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Mobile photography keeps street artist's work alive

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In our continuing series featuring people in professions other than photography who incorporate mobile photography into their creative process, Misho Baranovic talks to Brisbane-based street artist Guido van Helten, one of a new wave of practising artists who use their smartphone cameras to inspire or capture their public artworks.

Untitled, painted for the 'Back Alley Gallery' project, Lismore, NSW, 2012. 

Throughout the world, street art is growing in terms of its recognition as a legitimate art form. In my hometown of Melbourne, Australia, the city’s street art scene has become a key tourist attraction, with once seedy laneways transformed into busy thoroughfares filled with visitors snapping the many stencils, paintings and sketches covering entire walls. There are now dedicated festivals and gallery shows which celebrate the creativity of artists who use their urban surroundings as a canvas (some of whom, such as British artist Banksy) have acquired celebrity status.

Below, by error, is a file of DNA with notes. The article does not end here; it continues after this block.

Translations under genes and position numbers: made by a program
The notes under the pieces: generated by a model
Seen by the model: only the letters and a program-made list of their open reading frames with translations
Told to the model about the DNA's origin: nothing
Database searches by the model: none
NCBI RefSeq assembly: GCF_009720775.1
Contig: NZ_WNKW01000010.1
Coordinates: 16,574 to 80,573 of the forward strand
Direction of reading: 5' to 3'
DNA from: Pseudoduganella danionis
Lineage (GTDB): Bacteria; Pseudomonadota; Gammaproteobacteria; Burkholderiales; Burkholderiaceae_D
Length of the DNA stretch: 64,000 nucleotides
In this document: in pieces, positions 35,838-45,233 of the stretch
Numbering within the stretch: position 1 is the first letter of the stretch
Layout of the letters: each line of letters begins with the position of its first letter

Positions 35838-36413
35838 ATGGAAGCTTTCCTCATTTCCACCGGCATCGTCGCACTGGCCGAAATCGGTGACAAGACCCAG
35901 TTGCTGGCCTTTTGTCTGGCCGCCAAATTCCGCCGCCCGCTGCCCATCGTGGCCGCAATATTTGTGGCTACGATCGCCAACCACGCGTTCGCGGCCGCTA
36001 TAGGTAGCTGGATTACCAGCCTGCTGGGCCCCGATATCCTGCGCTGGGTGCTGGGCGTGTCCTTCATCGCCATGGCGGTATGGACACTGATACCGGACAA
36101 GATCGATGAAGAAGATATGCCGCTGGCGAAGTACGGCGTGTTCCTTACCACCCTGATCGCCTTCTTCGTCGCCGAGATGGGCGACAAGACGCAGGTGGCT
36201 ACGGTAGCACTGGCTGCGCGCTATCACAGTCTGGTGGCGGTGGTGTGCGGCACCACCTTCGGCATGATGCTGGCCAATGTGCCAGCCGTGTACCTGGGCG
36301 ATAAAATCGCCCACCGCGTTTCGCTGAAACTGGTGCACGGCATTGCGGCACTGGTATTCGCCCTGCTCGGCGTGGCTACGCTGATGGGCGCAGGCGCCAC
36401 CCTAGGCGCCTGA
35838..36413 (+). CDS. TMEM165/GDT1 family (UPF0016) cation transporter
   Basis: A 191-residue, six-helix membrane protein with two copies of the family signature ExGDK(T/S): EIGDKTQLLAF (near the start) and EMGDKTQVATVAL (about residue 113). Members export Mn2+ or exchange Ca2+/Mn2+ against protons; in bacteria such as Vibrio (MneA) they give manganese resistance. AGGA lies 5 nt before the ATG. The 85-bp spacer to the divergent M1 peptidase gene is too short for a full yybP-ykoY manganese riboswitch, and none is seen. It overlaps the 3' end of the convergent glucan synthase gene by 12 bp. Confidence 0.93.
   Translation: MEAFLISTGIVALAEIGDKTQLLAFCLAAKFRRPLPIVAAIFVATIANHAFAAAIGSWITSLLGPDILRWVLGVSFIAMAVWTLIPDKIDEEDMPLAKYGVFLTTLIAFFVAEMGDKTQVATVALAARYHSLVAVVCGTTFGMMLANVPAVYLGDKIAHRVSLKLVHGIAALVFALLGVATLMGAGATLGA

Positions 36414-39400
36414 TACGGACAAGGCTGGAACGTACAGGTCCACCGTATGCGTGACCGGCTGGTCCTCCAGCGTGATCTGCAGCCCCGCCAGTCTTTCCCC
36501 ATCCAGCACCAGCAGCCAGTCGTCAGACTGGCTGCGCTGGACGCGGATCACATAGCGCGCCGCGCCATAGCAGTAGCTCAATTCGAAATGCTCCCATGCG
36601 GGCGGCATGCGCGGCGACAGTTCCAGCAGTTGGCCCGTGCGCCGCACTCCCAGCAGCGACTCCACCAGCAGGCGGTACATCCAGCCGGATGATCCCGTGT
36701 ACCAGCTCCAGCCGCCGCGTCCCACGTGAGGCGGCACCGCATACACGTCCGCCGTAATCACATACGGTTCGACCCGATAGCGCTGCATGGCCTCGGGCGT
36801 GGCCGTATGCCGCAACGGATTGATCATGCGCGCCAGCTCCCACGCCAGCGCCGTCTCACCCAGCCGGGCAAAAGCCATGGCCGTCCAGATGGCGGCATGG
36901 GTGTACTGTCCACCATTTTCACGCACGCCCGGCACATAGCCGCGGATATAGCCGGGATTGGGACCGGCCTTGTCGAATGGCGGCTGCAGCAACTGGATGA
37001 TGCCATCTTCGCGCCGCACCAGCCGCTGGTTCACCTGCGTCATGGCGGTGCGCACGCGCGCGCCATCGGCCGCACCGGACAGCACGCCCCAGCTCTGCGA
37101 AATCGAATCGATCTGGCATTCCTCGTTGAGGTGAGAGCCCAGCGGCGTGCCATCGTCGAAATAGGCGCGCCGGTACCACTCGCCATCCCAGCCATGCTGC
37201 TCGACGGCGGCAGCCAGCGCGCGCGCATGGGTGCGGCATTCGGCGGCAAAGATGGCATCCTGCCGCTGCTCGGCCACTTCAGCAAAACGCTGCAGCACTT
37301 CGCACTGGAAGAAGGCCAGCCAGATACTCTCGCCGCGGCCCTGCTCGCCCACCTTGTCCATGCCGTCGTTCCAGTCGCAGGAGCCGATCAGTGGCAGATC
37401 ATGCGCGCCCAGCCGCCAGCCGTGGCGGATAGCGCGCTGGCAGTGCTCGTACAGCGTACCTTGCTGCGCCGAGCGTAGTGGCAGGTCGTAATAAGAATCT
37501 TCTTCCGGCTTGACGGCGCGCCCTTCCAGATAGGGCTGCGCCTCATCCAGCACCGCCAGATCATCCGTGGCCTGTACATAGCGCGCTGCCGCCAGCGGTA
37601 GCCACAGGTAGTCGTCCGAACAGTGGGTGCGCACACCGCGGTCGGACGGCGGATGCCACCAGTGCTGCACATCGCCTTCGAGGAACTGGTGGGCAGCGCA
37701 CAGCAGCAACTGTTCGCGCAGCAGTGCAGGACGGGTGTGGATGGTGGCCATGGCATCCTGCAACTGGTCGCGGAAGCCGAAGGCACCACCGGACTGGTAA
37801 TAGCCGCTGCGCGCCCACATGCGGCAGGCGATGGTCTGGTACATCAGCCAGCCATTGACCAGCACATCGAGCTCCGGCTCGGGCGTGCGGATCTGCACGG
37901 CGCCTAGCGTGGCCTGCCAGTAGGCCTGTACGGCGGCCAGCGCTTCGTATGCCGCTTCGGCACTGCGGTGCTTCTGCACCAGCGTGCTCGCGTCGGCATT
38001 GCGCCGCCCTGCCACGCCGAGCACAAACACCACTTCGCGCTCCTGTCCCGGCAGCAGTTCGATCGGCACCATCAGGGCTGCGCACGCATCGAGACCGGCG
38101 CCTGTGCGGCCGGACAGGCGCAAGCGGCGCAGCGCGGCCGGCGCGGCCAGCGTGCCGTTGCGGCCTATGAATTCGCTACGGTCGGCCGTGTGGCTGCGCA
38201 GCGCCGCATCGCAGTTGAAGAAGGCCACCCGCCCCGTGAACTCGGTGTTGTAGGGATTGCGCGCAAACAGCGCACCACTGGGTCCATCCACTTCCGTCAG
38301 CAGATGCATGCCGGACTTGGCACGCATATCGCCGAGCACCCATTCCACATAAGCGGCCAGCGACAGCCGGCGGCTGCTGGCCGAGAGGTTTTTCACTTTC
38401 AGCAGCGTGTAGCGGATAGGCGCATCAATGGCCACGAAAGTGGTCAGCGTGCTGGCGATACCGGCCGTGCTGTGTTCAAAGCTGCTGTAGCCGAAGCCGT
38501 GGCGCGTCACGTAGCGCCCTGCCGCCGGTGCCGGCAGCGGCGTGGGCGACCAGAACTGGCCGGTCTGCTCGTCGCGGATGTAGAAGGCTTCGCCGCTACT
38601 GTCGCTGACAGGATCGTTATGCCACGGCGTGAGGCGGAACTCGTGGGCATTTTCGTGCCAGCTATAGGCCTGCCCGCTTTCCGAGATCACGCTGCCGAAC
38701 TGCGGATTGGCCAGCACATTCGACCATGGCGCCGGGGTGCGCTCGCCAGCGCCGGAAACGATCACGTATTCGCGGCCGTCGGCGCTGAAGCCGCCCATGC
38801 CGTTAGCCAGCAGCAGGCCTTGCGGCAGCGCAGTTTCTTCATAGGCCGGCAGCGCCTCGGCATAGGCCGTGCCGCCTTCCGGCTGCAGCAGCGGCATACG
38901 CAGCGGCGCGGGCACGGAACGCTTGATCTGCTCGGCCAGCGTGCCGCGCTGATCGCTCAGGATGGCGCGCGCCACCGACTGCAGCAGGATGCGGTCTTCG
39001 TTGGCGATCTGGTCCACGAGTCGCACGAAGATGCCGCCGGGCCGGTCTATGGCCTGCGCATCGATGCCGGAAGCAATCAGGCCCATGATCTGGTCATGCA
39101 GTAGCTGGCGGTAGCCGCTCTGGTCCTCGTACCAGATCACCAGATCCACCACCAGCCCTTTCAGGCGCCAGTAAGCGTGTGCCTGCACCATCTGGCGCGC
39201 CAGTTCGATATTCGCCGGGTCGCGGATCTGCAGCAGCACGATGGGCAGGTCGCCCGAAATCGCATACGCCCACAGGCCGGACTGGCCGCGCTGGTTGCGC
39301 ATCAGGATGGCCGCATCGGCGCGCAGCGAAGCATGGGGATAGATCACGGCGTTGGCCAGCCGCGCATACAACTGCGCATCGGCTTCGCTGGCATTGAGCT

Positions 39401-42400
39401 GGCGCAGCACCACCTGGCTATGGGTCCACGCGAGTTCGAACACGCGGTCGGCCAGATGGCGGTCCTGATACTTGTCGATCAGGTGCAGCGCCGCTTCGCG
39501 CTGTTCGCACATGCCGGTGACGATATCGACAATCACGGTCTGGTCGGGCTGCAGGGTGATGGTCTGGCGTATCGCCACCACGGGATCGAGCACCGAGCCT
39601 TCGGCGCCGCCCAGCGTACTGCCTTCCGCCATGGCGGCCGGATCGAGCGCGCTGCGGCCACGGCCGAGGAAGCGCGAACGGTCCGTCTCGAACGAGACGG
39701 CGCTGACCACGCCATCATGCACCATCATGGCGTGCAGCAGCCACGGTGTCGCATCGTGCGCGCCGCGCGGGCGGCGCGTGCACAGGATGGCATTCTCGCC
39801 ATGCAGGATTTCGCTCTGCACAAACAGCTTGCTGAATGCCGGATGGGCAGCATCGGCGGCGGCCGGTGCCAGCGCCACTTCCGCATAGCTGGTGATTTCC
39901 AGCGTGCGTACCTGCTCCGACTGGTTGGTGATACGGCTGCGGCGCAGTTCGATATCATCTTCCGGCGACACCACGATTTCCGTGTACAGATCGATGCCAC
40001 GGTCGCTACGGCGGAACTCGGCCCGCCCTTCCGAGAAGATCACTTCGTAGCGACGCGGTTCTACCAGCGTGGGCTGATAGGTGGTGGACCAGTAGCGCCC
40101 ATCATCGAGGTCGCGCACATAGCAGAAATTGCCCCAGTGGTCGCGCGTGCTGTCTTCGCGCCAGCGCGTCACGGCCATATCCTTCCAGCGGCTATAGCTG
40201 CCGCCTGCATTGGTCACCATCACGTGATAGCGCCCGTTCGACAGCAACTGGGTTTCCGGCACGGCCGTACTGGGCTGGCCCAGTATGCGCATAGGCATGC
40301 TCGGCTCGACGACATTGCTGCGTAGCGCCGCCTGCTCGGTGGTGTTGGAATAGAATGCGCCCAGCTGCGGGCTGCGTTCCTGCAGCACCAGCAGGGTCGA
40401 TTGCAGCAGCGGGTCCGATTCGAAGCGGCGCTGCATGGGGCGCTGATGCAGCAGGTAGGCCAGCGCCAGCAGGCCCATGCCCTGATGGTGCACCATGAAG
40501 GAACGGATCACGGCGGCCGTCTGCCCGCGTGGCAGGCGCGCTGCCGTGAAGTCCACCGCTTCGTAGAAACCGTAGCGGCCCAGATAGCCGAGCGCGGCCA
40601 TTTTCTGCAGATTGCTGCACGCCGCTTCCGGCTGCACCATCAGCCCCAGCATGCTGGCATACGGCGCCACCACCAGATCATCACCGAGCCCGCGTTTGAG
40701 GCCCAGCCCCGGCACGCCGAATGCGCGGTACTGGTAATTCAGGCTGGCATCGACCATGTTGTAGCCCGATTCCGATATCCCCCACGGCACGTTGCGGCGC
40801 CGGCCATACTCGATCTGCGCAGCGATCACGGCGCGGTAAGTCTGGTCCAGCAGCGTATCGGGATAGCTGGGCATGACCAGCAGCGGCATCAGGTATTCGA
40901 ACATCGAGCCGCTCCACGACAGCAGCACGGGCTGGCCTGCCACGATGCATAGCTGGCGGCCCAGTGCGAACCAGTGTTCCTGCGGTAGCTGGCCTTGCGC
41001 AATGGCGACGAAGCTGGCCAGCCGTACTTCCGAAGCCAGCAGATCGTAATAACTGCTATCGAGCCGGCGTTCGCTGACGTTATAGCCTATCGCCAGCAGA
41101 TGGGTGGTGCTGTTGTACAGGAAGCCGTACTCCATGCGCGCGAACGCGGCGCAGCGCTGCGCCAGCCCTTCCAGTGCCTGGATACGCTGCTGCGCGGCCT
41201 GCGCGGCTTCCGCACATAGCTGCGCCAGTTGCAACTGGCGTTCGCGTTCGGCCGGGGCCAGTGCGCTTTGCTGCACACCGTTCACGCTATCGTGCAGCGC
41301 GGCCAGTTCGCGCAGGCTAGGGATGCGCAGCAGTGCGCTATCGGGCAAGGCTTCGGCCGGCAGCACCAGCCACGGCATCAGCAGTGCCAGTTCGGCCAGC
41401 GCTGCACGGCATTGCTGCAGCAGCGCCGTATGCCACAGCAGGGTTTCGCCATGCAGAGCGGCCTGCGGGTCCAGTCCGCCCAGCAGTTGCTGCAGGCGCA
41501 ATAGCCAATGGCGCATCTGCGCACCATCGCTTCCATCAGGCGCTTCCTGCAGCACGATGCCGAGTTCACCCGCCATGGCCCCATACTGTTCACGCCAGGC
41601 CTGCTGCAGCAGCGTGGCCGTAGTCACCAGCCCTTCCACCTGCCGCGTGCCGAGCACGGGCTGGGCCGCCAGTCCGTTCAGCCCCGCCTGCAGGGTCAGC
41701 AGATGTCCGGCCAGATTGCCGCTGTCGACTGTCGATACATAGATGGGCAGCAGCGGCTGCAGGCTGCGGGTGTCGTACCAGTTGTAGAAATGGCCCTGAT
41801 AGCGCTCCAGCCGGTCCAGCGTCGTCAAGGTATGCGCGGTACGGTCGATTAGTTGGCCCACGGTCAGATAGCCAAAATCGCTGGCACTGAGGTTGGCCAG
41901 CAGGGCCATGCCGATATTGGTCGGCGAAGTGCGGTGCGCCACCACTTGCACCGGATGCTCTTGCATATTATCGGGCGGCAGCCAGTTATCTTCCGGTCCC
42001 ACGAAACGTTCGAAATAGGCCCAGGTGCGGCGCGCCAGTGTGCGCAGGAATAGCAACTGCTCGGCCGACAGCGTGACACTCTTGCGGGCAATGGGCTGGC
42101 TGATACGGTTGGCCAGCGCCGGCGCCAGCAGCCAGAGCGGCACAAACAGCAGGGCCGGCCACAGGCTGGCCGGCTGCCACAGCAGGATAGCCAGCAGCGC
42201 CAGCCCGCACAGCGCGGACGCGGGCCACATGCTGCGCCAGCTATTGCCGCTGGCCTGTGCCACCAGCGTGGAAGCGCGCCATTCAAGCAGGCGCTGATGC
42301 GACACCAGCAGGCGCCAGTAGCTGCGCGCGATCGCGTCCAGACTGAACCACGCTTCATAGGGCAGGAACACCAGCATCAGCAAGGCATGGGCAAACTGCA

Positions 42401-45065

He tells me that he has been painting for over 10 years, and that his earlier “graffiti” style has evolved during that time into something more sophisticated and personal, encompassing portraiture and other image-based work. “I’ve been working on developing my own style based upon developing a unique visual language,” the artist says, “communicating with pictures but also in a way that represents myself.” Guido van Helten, 25, is a painter and street artist from Brisbane, Australia. During his recent visit to Melbourne, we sat down for a coffee in the grungy inner city suburb of Fitzroy—the epicentre of the Australian street art community—where van Helten was working on a large outdoor mural.

Although van Helten recently celebrated his first solo exhibition of paintings in Brisbane, bringing the “street” indoors, typically his canvases are the walls of cities and towns throughout Australia. Often he is commissioned or invited to create a mural for a business owner or government-sponsored client, and such murals can be anywhere from a few feet to over 1,600 feet (500 meters) in length.